We started something new. Again!
It’s practically a disease, but with great results 😃
While we have loads of toys and games, there is a point where the kids get uninterested in trains and CandyLand. And when these kids get into teenage years, that’s really when we most want to be there for them. We want to provide them with one-on-one attention and opportunities to talk to us. We also want to give them skills, a chance to be set apart. It’s hard to instill the idea of dreaming, of opportunities, in migrant students, but we want to try.
Toward the end of last year, Stephen had an idea of how we could continue to reach this group of teenagers and youth in the community.
It also provided a way to use his gifts aptly: he loves technology and enjoys learning with it. So, we applied for a grant with Kingdom Mission Fund and we were granted it earlier this year! Per anything with just the two of us, it takes time for us to get things going. We’re generally operating a bit over our heads, if we haven’t mentioned that yet. But, it’s officially up and running!
Four days a week after school, while our house is also open for play, we have two iPads available to the older kids. We’ve chosen a select group we know well and want to further invest in. They have an hour per week that the iPads are reserved to them, for them to learn different skills through apps and lessons with Stephen and I.
We gave them options of what to learn: English, coding, math, guitar, cajon, and art. They almost all chose guitar initially. Some have since changed their minds, but we do have six students studying guitar for an hour per week. We also have three learning English, one on coding, and another on art.
We have set it up to be self-guided but with help and assistance from us. I help more with English and art; Stephen helps more with guitar and coding. They are also given the freedom to “study” their class for 40 minutes, and take the last 20 to play educational games or puzzles. This week I taught Mwei Mwei how to play solitaire, and she loved it. And honestly, it teaches some great deduction and problem-solving skills that aren’t utilized in schools here. We played together, and I had the most fun I’ve ever had playing Solitaire!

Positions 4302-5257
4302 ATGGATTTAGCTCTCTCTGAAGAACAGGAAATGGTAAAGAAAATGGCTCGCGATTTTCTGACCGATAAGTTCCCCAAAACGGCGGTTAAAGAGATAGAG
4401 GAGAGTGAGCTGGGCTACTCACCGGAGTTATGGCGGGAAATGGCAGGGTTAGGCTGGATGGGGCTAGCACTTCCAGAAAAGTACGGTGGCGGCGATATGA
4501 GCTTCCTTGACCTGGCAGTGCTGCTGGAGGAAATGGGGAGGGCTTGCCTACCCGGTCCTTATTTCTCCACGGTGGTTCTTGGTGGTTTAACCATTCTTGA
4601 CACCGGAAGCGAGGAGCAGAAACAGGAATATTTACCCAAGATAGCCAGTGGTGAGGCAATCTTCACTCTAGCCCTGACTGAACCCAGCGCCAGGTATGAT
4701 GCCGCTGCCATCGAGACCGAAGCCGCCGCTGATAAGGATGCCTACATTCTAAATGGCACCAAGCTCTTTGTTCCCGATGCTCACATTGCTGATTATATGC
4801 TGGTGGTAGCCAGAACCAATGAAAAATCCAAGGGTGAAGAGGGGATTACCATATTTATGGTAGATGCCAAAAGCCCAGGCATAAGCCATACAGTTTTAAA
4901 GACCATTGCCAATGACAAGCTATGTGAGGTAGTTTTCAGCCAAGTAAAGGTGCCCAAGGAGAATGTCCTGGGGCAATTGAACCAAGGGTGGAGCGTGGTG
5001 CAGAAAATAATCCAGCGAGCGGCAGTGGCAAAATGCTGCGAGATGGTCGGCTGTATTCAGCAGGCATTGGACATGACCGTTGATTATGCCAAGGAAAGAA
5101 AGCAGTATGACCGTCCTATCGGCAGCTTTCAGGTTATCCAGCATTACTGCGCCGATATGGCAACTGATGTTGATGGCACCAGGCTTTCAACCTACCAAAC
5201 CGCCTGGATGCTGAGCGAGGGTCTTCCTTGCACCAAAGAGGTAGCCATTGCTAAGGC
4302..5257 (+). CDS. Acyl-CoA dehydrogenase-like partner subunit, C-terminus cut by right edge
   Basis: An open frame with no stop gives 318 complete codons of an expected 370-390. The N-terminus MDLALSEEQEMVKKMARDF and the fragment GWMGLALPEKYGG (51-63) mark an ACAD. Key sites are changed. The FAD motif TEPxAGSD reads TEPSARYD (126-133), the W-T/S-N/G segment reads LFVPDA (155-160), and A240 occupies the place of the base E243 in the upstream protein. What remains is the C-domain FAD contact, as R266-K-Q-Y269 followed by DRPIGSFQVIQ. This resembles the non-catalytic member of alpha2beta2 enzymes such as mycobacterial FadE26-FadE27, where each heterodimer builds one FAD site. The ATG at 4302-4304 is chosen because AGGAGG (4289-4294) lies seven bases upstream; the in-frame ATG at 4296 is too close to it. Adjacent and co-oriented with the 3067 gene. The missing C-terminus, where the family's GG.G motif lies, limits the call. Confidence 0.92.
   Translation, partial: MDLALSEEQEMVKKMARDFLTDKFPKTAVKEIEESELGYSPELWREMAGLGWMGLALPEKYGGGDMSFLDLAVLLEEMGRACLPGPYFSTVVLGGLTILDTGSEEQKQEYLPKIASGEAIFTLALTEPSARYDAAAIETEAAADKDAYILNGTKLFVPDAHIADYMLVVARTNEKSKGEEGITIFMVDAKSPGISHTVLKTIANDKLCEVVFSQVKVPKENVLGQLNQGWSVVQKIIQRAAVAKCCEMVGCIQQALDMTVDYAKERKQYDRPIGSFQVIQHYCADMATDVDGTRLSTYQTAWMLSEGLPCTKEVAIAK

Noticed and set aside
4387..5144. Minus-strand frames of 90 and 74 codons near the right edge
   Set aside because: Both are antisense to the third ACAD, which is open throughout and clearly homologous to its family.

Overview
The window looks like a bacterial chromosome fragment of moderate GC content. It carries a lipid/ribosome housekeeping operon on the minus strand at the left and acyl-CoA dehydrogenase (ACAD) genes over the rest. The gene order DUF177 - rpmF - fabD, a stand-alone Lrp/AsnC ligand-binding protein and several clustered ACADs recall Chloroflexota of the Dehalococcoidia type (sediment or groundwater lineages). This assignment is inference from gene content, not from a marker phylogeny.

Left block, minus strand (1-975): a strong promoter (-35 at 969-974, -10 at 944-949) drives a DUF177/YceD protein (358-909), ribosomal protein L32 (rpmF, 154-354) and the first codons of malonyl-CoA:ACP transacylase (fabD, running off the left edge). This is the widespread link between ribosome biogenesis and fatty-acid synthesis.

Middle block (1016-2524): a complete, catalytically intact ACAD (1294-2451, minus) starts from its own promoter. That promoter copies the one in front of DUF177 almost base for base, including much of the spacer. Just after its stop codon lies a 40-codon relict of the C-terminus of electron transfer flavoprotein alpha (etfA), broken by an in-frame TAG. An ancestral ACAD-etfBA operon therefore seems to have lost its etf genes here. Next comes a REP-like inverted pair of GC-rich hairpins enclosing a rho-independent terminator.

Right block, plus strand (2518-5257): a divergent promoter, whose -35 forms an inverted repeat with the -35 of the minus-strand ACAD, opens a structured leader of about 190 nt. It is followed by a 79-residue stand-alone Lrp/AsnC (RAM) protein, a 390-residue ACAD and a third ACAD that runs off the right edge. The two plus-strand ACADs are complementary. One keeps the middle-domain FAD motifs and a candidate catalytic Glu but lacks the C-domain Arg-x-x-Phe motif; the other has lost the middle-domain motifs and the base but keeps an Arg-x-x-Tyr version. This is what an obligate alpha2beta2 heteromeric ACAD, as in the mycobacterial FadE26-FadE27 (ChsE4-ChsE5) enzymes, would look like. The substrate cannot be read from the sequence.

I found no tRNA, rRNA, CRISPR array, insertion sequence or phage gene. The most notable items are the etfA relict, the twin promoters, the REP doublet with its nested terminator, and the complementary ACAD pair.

The oldest three kids are actually given two hours per week. Mwei Mwei is learning both guitar and math; one of The Reinforcers does English one day per week and guitar the following. The other Reinforcer is really loving coding, and he does that twice per week.
The two new iPads focused on the youth has opened up our older iPad for a younger group. We were also given an older iMac that Stephen has set up with some basic games and activities. All of them have different schedules to give different age groups opportunities to learn technology, strategy, creativity, and more. It’s been really fun to see the kids learning new skills and exploring new worlds their community hasn’t previously had access to.
We’ve been introducing the idea of a schedule: they are each given a time on the iPads each week, and it’s their responsibility to show up to attend. We were laughing at the irony of the first few weeks, as we’d be encouraging people inside to sit in front of a screen. We’d be puling them out of groups and pushing them into work by themselves.
One of our goals is that this creates an individual activity for them to work toward and succeed at. We don’t want friends helping or taking over; we want them to get an individualized, focused opportunity to both teach themselves and get one-on-one help from us.
It means that we are constantly saying, “This is a one-person activity.” Or, “Stop playing outside and come work on the iPad!”
The difference is striking between their lives here and so many kids’ lives in the States. They spend so many hours outside; they are constantly walking to school, to the showers, to do laundry, to the shop. Everything is communal, so that they are always with people and in groups. There are often three or four people crowded around the computer to play Minecraft together. Even our retro video games: there are usually 8-10 kids taking turns playing Mario Kart, standing up, jumping around. As the two folks working extremely hard to get them fed every morning, I just want to tell them, Sit down! Let those calories stay with you! I want to give them a ride everywhere and get them seated playing a game; I want them to experience doing something on their own successfully.
It’s meant that this is fairly counter-cultural, but I think a good balance. Couldn’t we all use learning from our differences?
Overall, we’re so excited for the opportunities this has opened up and how smoothly we’ve been able to provide this for the community teenagers. We’re also going to do a test run of some English learning with two adult mothers next week.
We want to send out a special thanks to Kingdom Mission Fund, who makes projects like this possible! So many ideas just take a spark to make them happen, and we’re excited to be able to partner so that this could spark!